by Savannah Evanoff1009729622 FL_FWB_musicalec

David Baxter wants people to know Native American culture is alive and well.

The event founder will bring Native American music, art, entertainment and culture to downtown Fort Walton Beach with Musical Echoes Native American Flute Festival after its one-year hiatus. The emphasis is on the “eerie, mystical” music that comes from the Native American flute, Baxter said.

Unlike a traditional flute, the Native American flute is made out of wood or horns and played straight forward, Baxter said.

“People that have never been to the festival will say, ‘We’ve never been to anything like this before. It’s just so peaceful and fun,’” Baxter said. “But it rock ’n’ rolls, too.”

The free festival is 10 a.m.-9 p.m. Friday and Saturday and 10 a.m.-4 p.m. Sunday at Landing Park, 139 Brooks St., Fort Walton Beach. The non-alcoholic event is family friendly and will begin at 10:30 a.m. Friday with a children’s show led by Ed Winddancer, Baxter said.

Before the festival begins Sunday, Dock Green will host Native American Church at 9 a.m. at the gazebo at Landing Park. Attendees are welcome to attend the Christian service.

For more information and the festival schedule, visit musicalechoes.org.

Northwest Florida has a rich Native American history, Baxter said.

The five civilized tribes in the Southeast are: Cherokees, Creeks, Choctaws, Chickasaws and Seminoles. The Creek tribe is the largest in the area, Baxter said.

“The Native American culture has a big influence on the whole country,” Baxter said. “Where do you think Choctawhatchee came from? Okaloosa? Those are all Indian words.”

It surprises Baxter when people come into his Destin store, One Feather Art, who aren’t aware Native American culture exists. He founded the festival to educate people, he said.

The Landing is the perfect place to accomplish this goal.

“That’s a very spiritual area because you’ve got, across the street, the Indian Temple Mound Museum, which is an Indian mound from the Mississippian era. Then next door is the Indianola mound,” Baxter said.

Musical Echoes will feature many Native American music groups and dancers from all over the country, Baxter said. Among these is Injunuity, a four–piece Native American band from Oklahoma.

“It encompasses Native American flute but will also have guitar, bass and drums,” Baxter said. “It’s not like just one person standing there playing flute. They rock.”

It might surprise festival attendees how many people have interest in Native American flute, Baxter said. Guests can witness this Saturday at the flute-makers competition.

“The flute makers that are all there will bring their flute, and we will have a little contest,” Baxter said. “We have professional flutemakers and players that will judge them on how they look and play.”

Lowery Begay, an award-winning hoop dancer and experienced flute player, will return to the festival to perform with Nation of Change Dancers. The group has been with the festival from the beginning, Baxter said.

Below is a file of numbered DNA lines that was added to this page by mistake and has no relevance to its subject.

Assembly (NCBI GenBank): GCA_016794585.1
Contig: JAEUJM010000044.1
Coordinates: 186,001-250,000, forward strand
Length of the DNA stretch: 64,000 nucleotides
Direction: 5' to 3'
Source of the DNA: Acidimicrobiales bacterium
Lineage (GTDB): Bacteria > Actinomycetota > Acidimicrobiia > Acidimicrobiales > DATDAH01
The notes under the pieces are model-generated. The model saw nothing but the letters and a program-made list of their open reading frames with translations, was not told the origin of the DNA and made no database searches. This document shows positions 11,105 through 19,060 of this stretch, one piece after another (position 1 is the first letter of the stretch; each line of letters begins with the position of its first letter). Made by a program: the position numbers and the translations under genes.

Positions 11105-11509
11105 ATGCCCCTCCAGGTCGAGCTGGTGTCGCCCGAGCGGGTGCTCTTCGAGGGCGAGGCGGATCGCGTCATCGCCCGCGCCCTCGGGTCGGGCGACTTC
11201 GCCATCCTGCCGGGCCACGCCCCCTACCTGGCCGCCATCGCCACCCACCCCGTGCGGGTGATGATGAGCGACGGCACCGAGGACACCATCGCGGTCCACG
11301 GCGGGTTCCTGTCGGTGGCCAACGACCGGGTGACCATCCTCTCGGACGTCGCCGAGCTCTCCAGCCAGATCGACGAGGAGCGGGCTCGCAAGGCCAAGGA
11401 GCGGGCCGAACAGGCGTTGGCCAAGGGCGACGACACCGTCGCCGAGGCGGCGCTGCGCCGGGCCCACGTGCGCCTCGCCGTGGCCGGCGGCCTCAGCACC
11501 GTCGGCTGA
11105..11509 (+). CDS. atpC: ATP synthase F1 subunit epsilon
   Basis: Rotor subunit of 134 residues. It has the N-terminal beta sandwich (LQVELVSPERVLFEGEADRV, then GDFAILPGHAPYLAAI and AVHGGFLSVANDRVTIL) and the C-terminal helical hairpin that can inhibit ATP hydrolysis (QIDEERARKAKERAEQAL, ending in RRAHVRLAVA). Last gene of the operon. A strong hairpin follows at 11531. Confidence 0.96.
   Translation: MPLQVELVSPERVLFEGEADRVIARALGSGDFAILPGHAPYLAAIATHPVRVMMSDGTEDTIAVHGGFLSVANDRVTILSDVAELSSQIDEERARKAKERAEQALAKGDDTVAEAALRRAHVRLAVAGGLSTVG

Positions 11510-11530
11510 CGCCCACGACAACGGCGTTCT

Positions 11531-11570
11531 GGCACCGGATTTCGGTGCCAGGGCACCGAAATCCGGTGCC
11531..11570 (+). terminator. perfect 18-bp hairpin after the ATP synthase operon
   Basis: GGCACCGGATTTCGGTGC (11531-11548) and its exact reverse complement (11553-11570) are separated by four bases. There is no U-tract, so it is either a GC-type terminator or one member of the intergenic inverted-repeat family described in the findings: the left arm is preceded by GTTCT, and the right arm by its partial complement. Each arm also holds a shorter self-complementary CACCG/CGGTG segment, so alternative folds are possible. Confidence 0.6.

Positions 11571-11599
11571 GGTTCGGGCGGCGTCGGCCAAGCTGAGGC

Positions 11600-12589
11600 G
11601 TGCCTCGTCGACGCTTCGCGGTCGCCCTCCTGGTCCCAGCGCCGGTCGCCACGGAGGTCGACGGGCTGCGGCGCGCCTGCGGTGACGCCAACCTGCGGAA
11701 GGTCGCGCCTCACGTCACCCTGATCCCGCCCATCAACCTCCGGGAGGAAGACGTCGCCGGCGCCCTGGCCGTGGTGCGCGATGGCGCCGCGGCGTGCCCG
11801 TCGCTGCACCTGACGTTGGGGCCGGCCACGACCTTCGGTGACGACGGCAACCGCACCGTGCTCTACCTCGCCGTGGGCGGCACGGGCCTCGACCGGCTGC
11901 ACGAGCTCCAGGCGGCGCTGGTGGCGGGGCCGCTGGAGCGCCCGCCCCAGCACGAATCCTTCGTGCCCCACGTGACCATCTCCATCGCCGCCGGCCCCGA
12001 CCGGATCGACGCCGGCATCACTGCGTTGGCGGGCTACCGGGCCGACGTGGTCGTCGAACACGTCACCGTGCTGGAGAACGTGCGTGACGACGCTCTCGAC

“Musical Echoes is really a good festival as far as waking people up about the Native American culture in the area,” Begay said. “We go there and dance and share our culture and share our stories behind our dances.”

Hoop dance is a creation story of different animals and of Earth, Begay said. It’s a powerful dance, he said.

“It talks about how we as people live on this earth and how we go through the trials we go through,” Begay said. “It’s a healing dance … I hope it heals somebody.”

Begay will also release his first full-length flute CD, “Touching the Sky” at Musical Echoes. He used a variety of flutes to create the album, he said.

“It’s very mellow,” Begay said. “It’s very soothing, spiritual.”

The festival will offer a line of tents next to the stage called Artist Row, where musicians like Begay will sell merchandise.

“All the artists are very accessible,” Baxter said. “You can go down and just talk to them, ask them about their music. Any of the flutemakers or vendors you can ask them about the flutes they’ve made or dream catchers or they’ve made.”

The festival will feature 40 vendors with Native American art, such as paintings and pottery, and food, such as fry bread.

After experiencing many festivals, Begay said Musical Echoes is “really powerful.” Music is international language, he said.

“I think we forget that, as people, how powerfully music heals,” Begay said. “I think people forget to enjoy each and every day. We get overwhelmed with work. We get overwhelmed with everyday issues.”

Begay suggests people take 5 minutes of their time to listen to whatever music they enjoy. A particular sound appeals to him, though.

“Some people would say if the flute was a healing medicine, then this world would be a better place,” Begay said. “(We should) just make time for ourselves, not focus on our work all the time and our ambitions.”

Musical Echoes is a “spiritual, wonderful” festival, Baxter said.

“It’s the atmosphere down there with the water and trees …” Baxter said. “I’m getting goosebumps just talking about it.”